Dual Nvidia GeForce GTX 485M GPU with 2GB GDDR5 Video Memory + Additional AC Adapter & Power Converter Box

Or, should I leave the GTX alone and upgrade the CPU & the memory for +$795 (memory is free, offered with the CPU):

12GB Triple Channel DDR3 SDRAM at 1333MHz - 3 X 4GB
Intel® Core™ i7-980X Processor Extreme Edition ( 12MB L3 Cache, 3.33GHz, 6.4GT/sec QPI, 6 Cores )

I'm not sure but on the first one the CPU seems to be the bottleneck, but I don't really know how the GTX is going to perform on a laptop. Is it worth it to add a second one in a SLI configuration, or should I instead upgrade the CPU? I could upgrade both but that would be a little bit too expensive ($4800).

Quote:
And they have the SandyBridge quad mobile CPU and GTX 485M laptops as well.
http://www.sagernotebook.com/index [...] mid=NP8170

This one seems a little weak on the CPU with speeds only going up to 2.5GHz, they are quads but do games really take full advantage of quad cores currently? I'm concerned they will only use a couple of cores and then bottleneck... great for multitasking though. This one actually offers 16GB of memory too, that's crazy!

Thanks for your helpful suggestions.
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a c 572 D Laptop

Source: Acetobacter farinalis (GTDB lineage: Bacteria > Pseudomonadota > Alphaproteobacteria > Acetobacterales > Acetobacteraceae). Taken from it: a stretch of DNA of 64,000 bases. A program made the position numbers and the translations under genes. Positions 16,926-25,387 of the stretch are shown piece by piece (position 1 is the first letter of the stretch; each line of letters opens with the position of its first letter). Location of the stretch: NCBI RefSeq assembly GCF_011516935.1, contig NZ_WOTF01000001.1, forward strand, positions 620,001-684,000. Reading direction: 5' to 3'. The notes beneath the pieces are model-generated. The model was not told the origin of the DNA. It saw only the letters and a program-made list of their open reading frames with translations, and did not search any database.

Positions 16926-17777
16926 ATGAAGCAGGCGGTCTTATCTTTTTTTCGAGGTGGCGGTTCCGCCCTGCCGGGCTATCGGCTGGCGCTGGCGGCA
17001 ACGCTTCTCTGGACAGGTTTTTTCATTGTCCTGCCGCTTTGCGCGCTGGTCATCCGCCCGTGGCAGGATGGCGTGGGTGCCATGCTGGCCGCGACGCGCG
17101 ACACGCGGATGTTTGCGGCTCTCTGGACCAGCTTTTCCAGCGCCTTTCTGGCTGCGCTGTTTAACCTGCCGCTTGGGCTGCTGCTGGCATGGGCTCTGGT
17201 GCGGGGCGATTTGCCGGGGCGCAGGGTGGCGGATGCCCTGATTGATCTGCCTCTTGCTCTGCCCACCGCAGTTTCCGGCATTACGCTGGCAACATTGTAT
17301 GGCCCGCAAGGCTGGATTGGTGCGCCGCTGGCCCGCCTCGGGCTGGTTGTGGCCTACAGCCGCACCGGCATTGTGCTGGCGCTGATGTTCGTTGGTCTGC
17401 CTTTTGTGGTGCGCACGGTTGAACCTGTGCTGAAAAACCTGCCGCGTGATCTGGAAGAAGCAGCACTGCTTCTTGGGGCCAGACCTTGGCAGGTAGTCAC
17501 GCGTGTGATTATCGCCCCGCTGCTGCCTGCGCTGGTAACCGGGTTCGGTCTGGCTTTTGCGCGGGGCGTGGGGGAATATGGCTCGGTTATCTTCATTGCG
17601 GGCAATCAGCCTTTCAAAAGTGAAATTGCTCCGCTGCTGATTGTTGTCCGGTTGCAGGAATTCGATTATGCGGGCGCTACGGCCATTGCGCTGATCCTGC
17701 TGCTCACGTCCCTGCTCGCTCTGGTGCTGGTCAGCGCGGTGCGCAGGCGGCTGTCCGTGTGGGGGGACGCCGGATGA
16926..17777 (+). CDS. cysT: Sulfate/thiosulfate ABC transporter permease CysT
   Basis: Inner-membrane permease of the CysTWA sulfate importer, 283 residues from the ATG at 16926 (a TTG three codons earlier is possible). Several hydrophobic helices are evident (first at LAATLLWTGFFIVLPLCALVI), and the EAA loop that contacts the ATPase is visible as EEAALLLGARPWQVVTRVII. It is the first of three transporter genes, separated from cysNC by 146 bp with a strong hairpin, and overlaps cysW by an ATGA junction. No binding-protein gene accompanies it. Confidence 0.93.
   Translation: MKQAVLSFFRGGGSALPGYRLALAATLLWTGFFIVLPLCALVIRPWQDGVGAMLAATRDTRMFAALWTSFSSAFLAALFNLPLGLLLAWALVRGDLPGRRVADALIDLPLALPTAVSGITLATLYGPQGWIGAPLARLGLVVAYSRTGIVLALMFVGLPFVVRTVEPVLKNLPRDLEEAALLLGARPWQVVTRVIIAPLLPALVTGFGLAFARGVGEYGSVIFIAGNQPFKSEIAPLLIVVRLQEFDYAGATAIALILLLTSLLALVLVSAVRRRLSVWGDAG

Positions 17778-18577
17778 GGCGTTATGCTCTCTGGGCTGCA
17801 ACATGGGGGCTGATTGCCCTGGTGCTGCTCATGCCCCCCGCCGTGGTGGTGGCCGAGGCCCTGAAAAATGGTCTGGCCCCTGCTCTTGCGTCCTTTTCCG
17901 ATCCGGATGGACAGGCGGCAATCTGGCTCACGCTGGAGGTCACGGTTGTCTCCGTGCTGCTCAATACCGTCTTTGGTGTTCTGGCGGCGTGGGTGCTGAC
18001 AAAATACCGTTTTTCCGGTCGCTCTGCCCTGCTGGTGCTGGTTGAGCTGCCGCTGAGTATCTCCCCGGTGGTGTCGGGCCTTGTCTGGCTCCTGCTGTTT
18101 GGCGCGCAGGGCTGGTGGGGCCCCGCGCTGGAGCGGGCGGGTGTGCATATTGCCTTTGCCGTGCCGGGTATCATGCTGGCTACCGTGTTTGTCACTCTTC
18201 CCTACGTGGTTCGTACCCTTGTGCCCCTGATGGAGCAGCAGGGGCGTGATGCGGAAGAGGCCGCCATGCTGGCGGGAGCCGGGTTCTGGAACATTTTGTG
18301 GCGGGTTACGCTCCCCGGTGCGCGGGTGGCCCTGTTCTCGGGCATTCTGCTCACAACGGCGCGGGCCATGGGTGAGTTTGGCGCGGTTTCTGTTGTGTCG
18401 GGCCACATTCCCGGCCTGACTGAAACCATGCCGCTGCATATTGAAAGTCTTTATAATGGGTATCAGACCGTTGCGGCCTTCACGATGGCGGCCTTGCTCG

a b 4 Gaming
January 28, 2011 8:32:38 PM

DDR3 1066 @ CAS7 would perform nearly identical to DDR3 1333 @ CAS8.
Either way the difference is so small it's almost never a factor in gaming.
Same for getting 12GB RAM over 6GB.

The i7-950 upgrade to i7 980X hex core is not a good value for a gamer.

How did you figure the CPU was the bottleneck? You have a bottleneck calculator?

Going from SLI GTX 460M to SLI GTX 485M is between you and your budget. But for a gamer it's the best chance at keeping up with the next gen games, 2011 and forward.
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January 28, 2011 8:49:47 PM

Quote:
DDR3 1066 @ CAS7 would perform nearly identical to DDR3 1333 @ CAS8.
Either way the difference is so small it's almost never a factor in gaming.
Same for getting 12GB RAM over 6GB.

Thanks for the tip.

Quote:
The i7-950 upgrade to i7 980X hex core is not a good value for a gamer.

How did you figure the CPU was the bottleneck? You have a bottleneck calculator?

I'll probably upgrade the GPU then, well I did some research and most desktop/gaming laptop owners claimed that their CPU couldn't keep up with the GPU and these guys had state-of-the-art hardware, so I figured the GTX 485M is pretty good by today's standards and so that the CPU would be bottlenecking on this system. But then I guess as you said the GPU is a more important factor for gaming.

I think this is my favorite so far:

17.3" Full HD LED-Backlit Display with Super Glossy Surface (1920 x 1080)
Dual Nvidia GeForce GTX 485M GPU with 2GB GDDR5 Video Memory + Additional AC Adapter & Power Converter Box
Genuine MS Windows® 7 Home Premium 32/64-Bit Edition
12GB Triple Channel DDR3 SDRAM at 1066MHz - 3 X 4GB
80GB Intel SATA2 Solid State Secondary Disk Drive (Primary)
500GB 7200rpm SATA 300 Hard Drive (Secondary)